Welcome! Most likely, one of the following reasons has brought you to this site; 1) you are among my ever-supporting circle of family and friends, 2) you have read “Drop Zone” recently published in Aviation for Women, or 3) you’ve stumbled upon this page by accident—unaware of the potentially toxic effects of Chocolate Dynamite.
Regardless of how you got here, I’d like to make you comfortable in a this-is-my-house-first-and-foremost kind of way. (Can you tell that I grew up as an only child?) After all, this is a literary blog and artistic expression doesn’t always depict a portrait of coziness. I can, however, offer you a place to sit, a quenching beverage, and an invitation to join me.
The Chocolate Dynamite project has been well hidden and very anonymous prior to the tanker article hitting the press. But now, not only is my name publicly tied to this blog but there are photographs to prove it. Needless to say . . . I’m feeling a wee bit vulnerable, actually a lot of bit. Writing anonymously provided a sort of freedom not experienced since adolescent rebellion. I could write what I pleased without consequence—good or bad. It’s like yelling at the bad guy on TV who you love to hate. It’s easy to tell him where to go and what to do with himself from the safety of your own overstuffed couch. But with recognition comes responsibility. Choc. D didn’t mind the blog's potential catastrophic failure, but Fawn does.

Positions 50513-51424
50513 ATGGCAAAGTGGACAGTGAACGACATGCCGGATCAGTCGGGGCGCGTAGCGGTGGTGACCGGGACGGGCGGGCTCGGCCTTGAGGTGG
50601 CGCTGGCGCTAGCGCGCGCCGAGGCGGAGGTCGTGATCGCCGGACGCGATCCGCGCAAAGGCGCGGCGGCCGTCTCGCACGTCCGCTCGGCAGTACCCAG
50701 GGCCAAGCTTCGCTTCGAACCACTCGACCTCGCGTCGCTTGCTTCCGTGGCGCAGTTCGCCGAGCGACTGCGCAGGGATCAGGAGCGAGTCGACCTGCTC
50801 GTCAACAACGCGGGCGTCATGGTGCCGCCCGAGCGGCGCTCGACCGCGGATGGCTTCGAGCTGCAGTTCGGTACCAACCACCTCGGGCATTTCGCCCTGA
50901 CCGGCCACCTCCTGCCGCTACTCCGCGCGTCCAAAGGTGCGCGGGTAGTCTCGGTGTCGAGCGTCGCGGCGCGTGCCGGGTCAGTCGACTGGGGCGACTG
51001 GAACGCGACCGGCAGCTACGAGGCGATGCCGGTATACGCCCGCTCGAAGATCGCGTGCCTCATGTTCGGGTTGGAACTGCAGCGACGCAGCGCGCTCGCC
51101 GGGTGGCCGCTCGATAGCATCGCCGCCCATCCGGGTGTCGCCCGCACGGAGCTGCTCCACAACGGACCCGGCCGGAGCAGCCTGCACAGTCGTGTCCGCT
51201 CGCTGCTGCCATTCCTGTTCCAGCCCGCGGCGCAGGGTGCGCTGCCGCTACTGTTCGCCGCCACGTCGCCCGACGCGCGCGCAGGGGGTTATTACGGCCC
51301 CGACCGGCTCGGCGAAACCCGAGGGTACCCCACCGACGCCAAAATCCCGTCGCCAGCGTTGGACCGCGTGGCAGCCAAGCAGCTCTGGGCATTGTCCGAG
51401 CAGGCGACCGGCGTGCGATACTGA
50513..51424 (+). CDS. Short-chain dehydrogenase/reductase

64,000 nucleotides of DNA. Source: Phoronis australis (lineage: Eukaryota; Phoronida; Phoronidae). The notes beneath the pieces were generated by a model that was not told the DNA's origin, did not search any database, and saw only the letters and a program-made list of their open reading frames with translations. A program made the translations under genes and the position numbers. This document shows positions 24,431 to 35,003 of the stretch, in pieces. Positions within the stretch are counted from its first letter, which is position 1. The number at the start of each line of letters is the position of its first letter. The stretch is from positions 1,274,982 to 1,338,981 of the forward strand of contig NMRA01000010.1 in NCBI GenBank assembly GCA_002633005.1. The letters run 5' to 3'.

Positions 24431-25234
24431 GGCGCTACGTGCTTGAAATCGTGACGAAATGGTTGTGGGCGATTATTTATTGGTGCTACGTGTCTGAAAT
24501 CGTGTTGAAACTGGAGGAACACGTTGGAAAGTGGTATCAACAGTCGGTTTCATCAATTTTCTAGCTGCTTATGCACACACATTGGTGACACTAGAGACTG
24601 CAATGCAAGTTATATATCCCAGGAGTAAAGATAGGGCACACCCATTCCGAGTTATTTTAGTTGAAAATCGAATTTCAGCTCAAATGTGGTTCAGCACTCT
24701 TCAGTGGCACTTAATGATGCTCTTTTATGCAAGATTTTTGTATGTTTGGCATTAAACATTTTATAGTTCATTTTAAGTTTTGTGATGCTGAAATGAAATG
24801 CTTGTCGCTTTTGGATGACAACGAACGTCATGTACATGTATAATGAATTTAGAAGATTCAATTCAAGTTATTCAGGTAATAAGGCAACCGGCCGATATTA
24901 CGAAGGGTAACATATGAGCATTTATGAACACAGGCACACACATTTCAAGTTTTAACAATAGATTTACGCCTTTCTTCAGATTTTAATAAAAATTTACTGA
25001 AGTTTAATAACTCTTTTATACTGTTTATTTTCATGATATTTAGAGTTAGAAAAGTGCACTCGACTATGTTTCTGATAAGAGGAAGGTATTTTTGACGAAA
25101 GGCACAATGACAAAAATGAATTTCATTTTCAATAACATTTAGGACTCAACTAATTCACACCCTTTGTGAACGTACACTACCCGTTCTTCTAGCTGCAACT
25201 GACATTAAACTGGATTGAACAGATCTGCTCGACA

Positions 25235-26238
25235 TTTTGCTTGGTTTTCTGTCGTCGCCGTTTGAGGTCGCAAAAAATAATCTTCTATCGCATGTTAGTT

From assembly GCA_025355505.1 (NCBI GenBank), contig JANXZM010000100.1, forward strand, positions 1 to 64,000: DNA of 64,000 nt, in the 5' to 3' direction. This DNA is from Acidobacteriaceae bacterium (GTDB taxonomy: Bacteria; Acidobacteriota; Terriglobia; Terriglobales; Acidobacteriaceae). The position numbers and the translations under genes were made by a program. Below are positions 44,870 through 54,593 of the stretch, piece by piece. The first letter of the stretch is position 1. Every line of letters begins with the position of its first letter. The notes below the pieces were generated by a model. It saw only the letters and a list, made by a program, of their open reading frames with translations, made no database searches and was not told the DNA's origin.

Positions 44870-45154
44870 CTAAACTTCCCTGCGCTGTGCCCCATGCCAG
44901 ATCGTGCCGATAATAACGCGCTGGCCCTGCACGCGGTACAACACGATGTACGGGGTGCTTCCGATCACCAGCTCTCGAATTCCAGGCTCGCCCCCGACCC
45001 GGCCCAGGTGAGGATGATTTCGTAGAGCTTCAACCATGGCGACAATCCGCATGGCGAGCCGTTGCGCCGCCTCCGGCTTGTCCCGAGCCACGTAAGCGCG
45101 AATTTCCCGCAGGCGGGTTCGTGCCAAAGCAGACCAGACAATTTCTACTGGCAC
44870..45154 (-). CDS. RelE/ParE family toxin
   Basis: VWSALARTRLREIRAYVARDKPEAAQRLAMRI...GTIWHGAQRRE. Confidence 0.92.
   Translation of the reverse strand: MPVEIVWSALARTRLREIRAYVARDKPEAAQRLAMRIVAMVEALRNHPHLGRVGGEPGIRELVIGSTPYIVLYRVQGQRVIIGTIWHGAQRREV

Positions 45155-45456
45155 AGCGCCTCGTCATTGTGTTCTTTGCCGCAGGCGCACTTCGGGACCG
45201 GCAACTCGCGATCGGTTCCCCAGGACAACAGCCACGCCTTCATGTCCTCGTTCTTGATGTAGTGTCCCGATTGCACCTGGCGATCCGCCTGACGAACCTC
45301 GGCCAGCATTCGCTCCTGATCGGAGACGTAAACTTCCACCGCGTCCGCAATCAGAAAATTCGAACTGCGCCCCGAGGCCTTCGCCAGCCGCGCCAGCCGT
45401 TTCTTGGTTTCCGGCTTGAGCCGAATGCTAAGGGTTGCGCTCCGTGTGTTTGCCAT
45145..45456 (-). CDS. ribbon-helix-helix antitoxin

Your invite comes with an opportunity to get something off your chest—under an alias or not. Yes! That’s right. Lay it on. Post a comment about what you’d like to explore here or what you were hoping to find. If you find your answer a tad brash, make up a name for your alter ego and lay the blame elsewhere. Liken it to a trip to the restroom after some really bad Chinese food . . . it will only take a couple of minutes and, afterward, you’ll feel so much better.
Comments will be reviewed before they are posted. Some responses may not be published depending on content; after all, this is my house!
*click on comments below to read previously published thoughts and/or submit your own
Tuesday, August 28
Strawberry Lake, Malheur National Forest - 16 miles east of John Day, Oregon
Yes, it is a hike into the lake, but it's only 1.3 miles from the trailhead. To get there . . . Highway 26 will get you to Prairie City (about 15 miles east of John Day). Once you've made it to Prairie, get onto county road 60 southbound - toward Strawberry Mountain. Follow the signs. You'll come upon Slide Creek first; there is camping and several trailheads there. But if you are traveling to Strawberry Lake, keep driving. Another camping area rests at the trailhead for Strawberry Lake. Know that the campground sits at 5700 feet, if you plan to camp, dress accordingly. It's 1.3 miles to the lake and another 1 to 1.5 miles (depending on which side of the lake you choose to walk) to Strawberry Falls. And if you haven't had enough by then, there are several Springs you can hike to from the Falls.